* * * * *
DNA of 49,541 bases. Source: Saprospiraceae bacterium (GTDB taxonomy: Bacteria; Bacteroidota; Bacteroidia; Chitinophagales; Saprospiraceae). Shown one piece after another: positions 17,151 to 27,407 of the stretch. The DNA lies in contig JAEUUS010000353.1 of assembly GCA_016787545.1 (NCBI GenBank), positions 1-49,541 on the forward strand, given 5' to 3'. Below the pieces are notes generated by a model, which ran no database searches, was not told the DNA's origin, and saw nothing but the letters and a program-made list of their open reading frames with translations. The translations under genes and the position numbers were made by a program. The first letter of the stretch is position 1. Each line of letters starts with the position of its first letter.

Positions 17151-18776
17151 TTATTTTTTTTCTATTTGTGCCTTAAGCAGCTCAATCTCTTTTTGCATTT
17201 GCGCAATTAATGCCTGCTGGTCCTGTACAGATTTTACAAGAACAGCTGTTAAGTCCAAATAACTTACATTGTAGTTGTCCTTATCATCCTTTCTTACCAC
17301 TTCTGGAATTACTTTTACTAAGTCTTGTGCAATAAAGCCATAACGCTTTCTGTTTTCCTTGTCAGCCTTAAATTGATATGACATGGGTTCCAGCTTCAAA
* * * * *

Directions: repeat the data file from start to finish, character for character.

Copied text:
DNA of 49,541 bases. Source: Saprospiraceae bacterium (GTDB taxonomy: Bacteria; Bacteroidota; Bacteroidia; Chitinophagales; Saprospiraceae). Shown one piece after another: positions 17,151 to 27,407 of the stretch. The DNA lies in contig JAEUUS010000353.1 of assembly GCA_016787545.1 (NCBI GenBank), positions 1-49,541 on the forward strand, given 5' to 3'. Below the pieces are notes generated by a model, which ran no database searches, was not told the DNA's origin, and saw nothing but the letters and a program-made list of their open reading frames with translations. The translations under genes and the position numbers were made by a program. The first letter of the stretch is position 1. Each line of letters starts with the position of its first letter.

Positions 17151-18776
17151 TTATTTTTTTTCTATTTGTGCCTTAAGCAGCTCAATCTCTTTTTGCATTT
17201 GCGCAATTAATGCCTGCTGGTCCTGTACAGATTTTACAAGAACAGCTGTTAAGTCCAAATAACTTACATTGTAGTTGTCCTTATCATCCTTTCTTACCAC
17301 TTCTGGAATTACTTTTACTAAGTCTTGTGCAATAAAGCCATAACGCTTTCTGTTTTCCTTGTCAGCCTTAAATTGATATGACATGGGTTCCAGCTTCAAA